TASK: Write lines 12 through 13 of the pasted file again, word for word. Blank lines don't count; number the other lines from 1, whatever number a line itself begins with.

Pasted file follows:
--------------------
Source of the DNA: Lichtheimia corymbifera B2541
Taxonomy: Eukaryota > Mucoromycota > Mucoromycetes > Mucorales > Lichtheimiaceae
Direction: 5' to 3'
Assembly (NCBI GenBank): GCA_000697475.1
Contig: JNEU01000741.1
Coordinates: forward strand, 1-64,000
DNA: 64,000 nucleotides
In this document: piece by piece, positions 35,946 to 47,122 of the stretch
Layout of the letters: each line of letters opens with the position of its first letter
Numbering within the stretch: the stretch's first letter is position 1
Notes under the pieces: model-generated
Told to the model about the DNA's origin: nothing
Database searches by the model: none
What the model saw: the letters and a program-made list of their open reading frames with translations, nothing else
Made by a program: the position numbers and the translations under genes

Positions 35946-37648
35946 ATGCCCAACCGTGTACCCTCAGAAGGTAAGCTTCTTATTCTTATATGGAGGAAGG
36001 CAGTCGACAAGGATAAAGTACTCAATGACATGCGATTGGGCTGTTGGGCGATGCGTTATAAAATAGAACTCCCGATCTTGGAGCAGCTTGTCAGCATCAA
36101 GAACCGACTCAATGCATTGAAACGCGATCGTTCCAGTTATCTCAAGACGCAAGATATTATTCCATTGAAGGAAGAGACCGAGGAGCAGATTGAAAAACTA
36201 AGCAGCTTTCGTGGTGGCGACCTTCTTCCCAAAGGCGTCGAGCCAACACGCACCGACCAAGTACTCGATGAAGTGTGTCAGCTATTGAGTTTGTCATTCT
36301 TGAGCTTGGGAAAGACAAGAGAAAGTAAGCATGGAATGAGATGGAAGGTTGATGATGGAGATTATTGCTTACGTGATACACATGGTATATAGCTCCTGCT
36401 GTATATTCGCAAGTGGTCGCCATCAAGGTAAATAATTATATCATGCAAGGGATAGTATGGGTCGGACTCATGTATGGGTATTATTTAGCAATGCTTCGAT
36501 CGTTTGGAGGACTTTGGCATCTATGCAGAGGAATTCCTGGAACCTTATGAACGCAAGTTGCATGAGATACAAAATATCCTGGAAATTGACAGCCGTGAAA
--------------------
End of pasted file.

Told to the model about the DNA's origin: nothing
Database searches by the model: none